by Hap Rocketto
Each year I organize the Precision Shooting Magazine shooting teams during the smallbore prone phase at Camp Perry The match always begins at 12:30 and did again this year, but not before some Marx Brother like antics would enliven the day for the Precision Shooting Magazine team members. For some reason still unknown to me, I told all that the match started at one. When I realized the mistake I hustled around and told all. I neglected to mention it to German Salazar because he was standing next to me, I thought, when I was told the correct starting time.
Jeff Doerschler, as is his habit, showed up at point 130 about an hour early to be greeted by eight empty points. Erik Hoskins arrived a little later, set up his gear and wandered on off to find his team mates, but not before being called to task by a range official for bringing his rifle to the line. By noon my brother Steve, Shawn Carpenter, Terry Glenn, Len Remaly, and I had arrived. Seven out of the eight riflemen had set up but Salazar was no where to be seen. By 12:15 we were frantically calling his cell phone and had all of the unattached people we knew on the trail of the wayward German as Hoskins scouted the area on foot.
We needed to stall for time so Sean and Jeff waited until the very last moment to leave the line to hand targets. The sauntered down range as slowly as they dared all the while hoping that the phone, the search party, or Hoskins would turn up the missing German. After reaching the frames they looked back to check things out. I raised my right hand and scissored my fingers to my thumb at them. This is the time honored baseball manager’s signal to a catcher telling him to take a leisurely trip to the mound and talk to the pitcher to stall for time so that a relief pitcher might complete his warm up in the bullpen.
Aided and abetted by coaches Charlie Adams and Dave Smith they fumbled with the targets, dropped clips, stopped to carefully mark the targets, and fiddled with wedges. In the mean time German had been located, dropped off his gear, and was parking his pickup. As the boys returned from the targets as slowly as possible we were setting up German’s gear. At the last possible moment we were ready and the match was under way.
The Precision Shooting Magazine Team Brennan cracked the 1500 barrier but failed to place in iron sights while Precision Shooting Magazine Team Woble continued its streak, winning the Expert Open Club metallic sight for its fifth straight year.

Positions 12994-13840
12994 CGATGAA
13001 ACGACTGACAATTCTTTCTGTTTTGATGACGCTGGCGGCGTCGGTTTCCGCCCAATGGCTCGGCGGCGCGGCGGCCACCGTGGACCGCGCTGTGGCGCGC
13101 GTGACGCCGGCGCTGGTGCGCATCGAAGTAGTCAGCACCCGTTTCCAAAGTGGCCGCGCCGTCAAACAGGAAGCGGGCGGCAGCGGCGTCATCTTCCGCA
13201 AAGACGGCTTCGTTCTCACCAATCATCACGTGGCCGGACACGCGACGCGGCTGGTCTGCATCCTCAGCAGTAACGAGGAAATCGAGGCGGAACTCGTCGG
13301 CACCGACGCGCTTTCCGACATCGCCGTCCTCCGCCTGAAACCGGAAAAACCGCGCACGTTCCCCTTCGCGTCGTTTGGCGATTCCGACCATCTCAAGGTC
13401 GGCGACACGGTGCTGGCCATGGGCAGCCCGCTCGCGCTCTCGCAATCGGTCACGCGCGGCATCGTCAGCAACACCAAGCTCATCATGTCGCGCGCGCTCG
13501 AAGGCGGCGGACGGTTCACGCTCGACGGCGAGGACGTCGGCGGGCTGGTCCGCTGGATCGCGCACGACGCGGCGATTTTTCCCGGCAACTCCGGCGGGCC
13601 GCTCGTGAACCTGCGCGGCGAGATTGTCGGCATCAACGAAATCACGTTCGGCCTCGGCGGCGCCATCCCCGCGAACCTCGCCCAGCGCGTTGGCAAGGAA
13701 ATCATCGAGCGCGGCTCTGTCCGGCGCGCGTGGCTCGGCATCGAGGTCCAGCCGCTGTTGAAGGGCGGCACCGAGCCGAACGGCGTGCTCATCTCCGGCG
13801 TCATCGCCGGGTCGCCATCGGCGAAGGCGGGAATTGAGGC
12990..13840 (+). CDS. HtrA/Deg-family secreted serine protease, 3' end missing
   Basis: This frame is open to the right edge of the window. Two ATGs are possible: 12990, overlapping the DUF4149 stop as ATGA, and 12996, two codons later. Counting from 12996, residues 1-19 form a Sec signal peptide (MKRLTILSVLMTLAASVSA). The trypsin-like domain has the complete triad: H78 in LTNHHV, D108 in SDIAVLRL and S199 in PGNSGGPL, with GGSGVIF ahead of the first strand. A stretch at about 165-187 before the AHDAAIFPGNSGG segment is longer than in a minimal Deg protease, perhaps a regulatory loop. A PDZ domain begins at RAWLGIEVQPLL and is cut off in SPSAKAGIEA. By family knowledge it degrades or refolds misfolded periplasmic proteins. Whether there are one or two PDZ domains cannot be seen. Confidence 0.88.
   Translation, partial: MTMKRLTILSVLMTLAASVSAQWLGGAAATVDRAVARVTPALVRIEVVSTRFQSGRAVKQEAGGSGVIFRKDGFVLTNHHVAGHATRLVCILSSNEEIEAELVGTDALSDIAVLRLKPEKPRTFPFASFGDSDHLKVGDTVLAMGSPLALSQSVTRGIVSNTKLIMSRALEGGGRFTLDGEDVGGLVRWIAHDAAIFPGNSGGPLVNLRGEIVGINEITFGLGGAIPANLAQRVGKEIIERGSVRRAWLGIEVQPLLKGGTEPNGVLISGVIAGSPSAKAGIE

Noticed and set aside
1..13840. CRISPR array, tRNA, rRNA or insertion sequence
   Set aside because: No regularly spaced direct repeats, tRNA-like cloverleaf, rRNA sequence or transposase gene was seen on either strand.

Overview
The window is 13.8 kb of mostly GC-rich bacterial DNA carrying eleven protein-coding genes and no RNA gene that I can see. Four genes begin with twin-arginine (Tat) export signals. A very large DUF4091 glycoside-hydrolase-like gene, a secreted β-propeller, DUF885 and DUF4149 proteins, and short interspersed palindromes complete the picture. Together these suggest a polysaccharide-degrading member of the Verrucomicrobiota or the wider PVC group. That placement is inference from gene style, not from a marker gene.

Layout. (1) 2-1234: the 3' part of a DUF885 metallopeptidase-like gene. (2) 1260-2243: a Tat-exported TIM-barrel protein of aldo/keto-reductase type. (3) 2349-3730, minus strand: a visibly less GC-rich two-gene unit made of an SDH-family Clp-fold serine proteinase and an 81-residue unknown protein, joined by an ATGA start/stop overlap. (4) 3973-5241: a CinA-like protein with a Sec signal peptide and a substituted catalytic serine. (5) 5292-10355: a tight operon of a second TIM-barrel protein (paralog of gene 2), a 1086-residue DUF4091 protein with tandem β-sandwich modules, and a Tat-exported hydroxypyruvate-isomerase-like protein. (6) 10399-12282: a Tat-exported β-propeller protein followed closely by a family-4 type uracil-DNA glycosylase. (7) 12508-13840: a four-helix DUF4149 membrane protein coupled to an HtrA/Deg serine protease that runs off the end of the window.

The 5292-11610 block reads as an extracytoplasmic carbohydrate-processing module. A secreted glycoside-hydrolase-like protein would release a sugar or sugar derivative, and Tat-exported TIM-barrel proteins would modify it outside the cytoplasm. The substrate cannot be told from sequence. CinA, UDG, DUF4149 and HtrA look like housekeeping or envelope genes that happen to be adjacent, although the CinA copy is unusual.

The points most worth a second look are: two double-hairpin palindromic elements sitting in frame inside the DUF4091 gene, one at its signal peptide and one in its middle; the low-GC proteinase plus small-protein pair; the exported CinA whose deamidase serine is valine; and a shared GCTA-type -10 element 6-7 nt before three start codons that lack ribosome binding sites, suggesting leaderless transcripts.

In the any sight match Team Brennan posted a score that had them third over all on the preliminary bulletin. But the truth of the old saying that the match is not over until the challenge period ends was to be proven true. The posted score was below what the team believed it shot. In an attempt to rectify a perceived wrong and hopefully vault into a higher place-second, the team captain challenged.
Unfortunately they won their challenge, unfortunate because the score was indeed incorrect. Upon examination the statistical crew found that Doerschler had crossfired a shot into an adjoining target and levied the ten point penalty required of the rule book. Team Brennan dropped into the second master position, sixth over all. Still, being in the top six was nothing of which the team might be ashamed. Team Woble racked up its sixth win in the Expert class in as many tries.
As a rule I do not challenge for once, as a team captain, I had challenged and lost. The unsuccessful incident was in 1992 when my All Guard Team was in first place but, unsure of the accuracy of our accounting, and seeing other contending teams line up to challenge, I followed suit. Their scores did not change and they lost their challenges. On the other hand I won our challenge but lost points. We moved from National Champion to third place.
When the Team Brennan captain made the challenge and lost, or won depending on your point of view, I thought of my error and a scene from a favorite movie, A Man for all Seasons, popped into my mind. Sir Thomas More, played by Paul Schofield, finds that Richard Rich, played by John Hurt, a former retainer, has given false testimony against More in exchange for the post of Attorney General of Wales. More looks at Rich sadly and softly says, “Why, Richard, it profits a man nothing to give his soul for the whole world, but for Wales?” In this case it might best paraphrased as, “It profits a team to challenge for the National Championship, but for second?”
In retrospect it was exhilarating and fun rather like a day at the races or a night at the opera: a day when the two team captains did the work of four men, Harpo, Groucho, Chico, and Zeppo.
Category: Hap's Corner